5S Is a Way of Thinking and Practice
It would be impossible to find a valid description of lean that does not include the importance of 5S for organization, standardization, and continuous improvement. Originally applied in manufacturing, 5S is now being applied broadly in many industries including healthcare, government, and software. As Taiichi Ohno said, “Without standards there can be no improvement.” I have been a lean practitioner since the early 1990s and my niche as been focusing on developing the lean management system beyond manufacturing. I understood the importance of 5S early on. But it took a series of personal insights for me to fully appreciate 5S application beyond manufacturing and the need for deep 5S thinking.
In my initial experience with lean, our company did not learn about 5S from our lean manufacturing coaches until after more than a year into our lean journey. We had started with process flow and by the time we were introduced to 5S, we had our entire product portfolio organized by seven product lines (or value streams) with each product being manufactured in one-piece flow to the demand rate of the customer.
So, it surprised me when I visited companies who initiated their lean efforts with 5S both in manufacturing and their company-wide lean management system. My first experience with this singular focus on 5S as a standalone activity was with a company that had decided that everyone in the company had to be “doing lean,” and 5S events were their means to adhere to that decision. The result was office people cleaning up and creating taped off desk areas and labeling of files. As important as it is to use the 5S techniques, one primary goal of lean is to actually eliminate activities that do not support customer value. It was a pretty long stretch for me and some of their employees to appreciate that taping off desks and cleaning up areas was creating customer value, and in turn caused the new focus on lean to seem trivial to many people.
Later on, I was talking with a CEO who had committed his company to lean and had hired a consultant who started their company off with 5S events. I told him about the 5S quandary I had observed and asked him what he thought about this approach now that they had started and were committed to this direction. He said that initially he was very concerned that the results would not flow to the customer, but that concern evaporated when he saw that the teams, while cleaning up and creating standards in 5S events, were also taking action to reduce waste in many of the processes. (He also said he continued to be eager to get to the “real lean” activities. J)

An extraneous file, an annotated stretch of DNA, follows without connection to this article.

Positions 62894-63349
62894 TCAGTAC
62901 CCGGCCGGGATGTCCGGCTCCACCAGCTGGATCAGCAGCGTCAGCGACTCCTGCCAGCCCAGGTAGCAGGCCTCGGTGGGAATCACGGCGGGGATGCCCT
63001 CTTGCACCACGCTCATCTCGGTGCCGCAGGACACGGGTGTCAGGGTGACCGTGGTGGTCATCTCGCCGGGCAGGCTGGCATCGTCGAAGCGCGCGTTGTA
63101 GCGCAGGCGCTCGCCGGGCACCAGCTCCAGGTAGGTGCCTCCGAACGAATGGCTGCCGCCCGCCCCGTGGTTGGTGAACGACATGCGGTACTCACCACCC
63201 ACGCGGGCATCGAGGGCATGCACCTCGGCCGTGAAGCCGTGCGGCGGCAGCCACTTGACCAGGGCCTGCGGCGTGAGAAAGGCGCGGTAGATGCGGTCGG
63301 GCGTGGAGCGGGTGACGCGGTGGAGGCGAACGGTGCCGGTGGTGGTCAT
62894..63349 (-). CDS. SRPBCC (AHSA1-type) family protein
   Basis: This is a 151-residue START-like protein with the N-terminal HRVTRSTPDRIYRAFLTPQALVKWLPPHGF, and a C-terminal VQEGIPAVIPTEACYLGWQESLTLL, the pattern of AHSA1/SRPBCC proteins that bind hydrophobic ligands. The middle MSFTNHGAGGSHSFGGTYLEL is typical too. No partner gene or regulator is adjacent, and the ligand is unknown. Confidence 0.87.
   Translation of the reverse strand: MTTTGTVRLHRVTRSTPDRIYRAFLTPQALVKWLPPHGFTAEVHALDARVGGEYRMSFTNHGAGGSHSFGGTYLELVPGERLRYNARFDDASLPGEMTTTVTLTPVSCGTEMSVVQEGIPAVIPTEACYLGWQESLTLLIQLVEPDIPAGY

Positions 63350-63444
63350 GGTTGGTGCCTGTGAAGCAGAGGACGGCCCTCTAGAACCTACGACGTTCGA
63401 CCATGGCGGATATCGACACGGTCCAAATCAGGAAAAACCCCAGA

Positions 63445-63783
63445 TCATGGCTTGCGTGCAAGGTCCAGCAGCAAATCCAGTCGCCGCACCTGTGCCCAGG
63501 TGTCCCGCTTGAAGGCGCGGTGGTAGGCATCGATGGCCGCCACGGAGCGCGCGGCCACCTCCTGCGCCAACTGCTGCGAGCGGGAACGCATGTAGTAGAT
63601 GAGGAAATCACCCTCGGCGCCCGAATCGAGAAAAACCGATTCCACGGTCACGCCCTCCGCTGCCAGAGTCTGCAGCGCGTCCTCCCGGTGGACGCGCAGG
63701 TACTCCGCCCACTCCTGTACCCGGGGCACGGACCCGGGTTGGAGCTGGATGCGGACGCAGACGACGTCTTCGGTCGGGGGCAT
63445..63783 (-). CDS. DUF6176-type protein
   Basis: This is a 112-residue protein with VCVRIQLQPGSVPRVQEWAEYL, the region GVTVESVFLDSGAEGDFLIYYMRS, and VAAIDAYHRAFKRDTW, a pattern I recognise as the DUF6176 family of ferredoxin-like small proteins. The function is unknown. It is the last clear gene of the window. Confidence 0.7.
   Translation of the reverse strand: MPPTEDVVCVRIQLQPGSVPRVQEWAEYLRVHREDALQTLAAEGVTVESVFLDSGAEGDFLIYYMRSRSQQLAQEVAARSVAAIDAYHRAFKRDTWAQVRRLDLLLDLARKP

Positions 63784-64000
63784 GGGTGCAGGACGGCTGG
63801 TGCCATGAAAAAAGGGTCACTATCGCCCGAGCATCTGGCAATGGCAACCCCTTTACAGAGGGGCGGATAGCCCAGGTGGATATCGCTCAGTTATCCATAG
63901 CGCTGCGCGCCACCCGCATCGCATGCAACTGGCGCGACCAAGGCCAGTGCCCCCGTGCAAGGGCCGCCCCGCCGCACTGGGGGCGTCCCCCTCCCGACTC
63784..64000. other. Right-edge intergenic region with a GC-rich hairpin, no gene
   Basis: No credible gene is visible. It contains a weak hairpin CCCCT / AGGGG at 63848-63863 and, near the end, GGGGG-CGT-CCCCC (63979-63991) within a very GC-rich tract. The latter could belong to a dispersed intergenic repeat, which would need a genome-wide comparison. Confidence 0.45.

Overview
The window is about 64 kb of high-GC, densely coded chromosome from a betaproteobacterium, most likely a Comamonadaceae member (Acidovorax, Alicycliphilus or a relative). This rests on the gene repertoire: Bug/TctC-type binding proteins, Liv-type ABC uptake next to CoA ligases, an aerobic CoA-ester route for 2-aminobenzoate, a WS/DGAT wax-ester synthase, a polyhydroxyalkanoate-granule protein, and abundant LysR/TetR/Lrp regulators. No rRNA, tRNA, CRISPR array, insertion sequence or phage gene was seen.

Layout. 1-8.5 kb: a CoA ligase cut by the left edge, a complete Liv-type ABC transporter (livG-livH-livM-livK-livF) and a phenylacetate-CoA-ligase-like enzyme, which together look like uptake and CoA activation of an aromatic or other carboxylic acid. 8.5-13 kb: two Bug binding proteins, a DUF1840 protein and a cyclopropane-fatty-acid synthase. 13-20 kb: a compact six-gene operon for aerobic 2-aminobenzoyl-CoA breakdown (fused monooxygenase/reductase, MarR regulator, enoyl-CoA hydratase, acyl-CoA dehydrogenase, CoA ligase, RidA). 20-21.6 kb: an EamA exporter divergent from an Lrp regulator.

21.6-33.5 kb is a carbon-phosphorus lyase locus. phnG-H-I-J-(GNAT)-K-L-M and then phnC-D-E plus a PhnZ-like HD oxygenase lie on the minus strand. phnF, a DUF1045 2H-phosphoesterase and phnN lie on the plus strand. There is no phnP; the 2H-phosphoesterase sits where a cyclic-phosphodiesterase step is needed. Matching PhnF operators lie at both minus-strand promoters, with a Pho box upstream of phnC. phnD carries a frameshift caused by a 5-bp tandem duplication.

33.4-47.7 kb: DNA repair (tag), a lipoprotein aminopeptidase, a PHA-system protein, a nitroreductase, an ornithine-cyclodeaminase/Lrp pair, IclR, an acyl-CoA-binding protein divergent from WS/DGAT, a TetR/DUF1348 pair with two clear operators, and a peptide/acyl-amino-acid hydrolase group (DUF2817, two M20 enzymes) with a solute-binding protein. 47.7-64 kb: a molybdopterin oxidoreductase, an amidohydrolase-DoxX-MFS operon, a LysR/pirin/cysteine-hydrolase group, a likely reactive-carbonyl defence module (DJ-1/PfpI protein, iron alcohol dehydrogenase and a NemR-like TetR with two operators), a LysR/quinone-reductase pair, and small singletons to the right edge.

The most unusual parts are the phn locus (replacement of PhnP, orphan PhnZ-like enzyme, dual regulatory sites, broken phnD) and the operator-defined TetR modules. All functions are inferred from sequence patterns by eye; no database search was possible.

As a critic of starting with 5S, this was an important perspective for me to hear. I knew it was true that more people could get involved quickly when starting with 5S than when focusing entirely in manufacturing to create one-piece flow cellular product lines. But I hadn’t calculated in empowerment. If those implementing 5S were also empowered to make changes to the processes, a company could launch the power of the collective genius of more people early on.
As occurs ongoing with my thinking and practice of lean, I was evolving to see 5S in a broader light. Since most of the work I did with lean practice was in the office areas, we often built a process map to “see” the work (See “Reducing Waste and Ignorance” eLetter). We used the process map to identify value add and waste, and then we would identify experiments to solve found problems. As we did this and with my new insights of 5S, I realized we were using the thinking of as well as some practice of 5S during our mapping events in the following ways.
First with SORT (Japanese, seiri), we were removing unnecessary items, the steps in the process that were no longer needed. Ironically, this was often by eliminating the sorting of the work by taking out excess checks and steps that were no longer necessary.
Second with SHINE (seiso), we were cleaning and inspecting. We made sure the information we were working with was current, correct, and reliable. This often entailed removing old forms, personal cheat sheets, and outdated policies. This step also included creating ways to mistake proof, so the wrong information was not added or used in the process going forward.
Third with SET IN ORDER (seiton), we were making workflow smoother and easier. We put the process steps in a more meaningful sequence that created movement of the process, avoiding rework and backtracking. We ignored functional boundaries as much as possible in order to best fit the process to the work. In some cases, this would result in movement of office furniture and equipment, just as in a manufacturing 5S.
(Most literature on 5S has Shine after Set in Order, but in my experience Shine first makes more sense.)
Fourth with STANDARDIZE (seiketsu), we defined responsibilities, created work instructions, and visual controls. We identified what to do with exceptions, created tips for safety and customer customization, and defined how to get help or additional training.
And last for SUSTAINMENT (shitsuke), we created key process metrics, how to improve the process locally, key characteristics for controls or audits, and improvement huddles to discuss process stabilization and continuous improvement.
I know now this is how 5S plays a critical role in a company’s overall lean management system. 5S thinking was far more important that just traditional “doing 5S” practice when considering all areas of a company. It is thinking about creating stable, sustainable processes that provide customer value with as little waste as possible and a means to constantly improve those processes.
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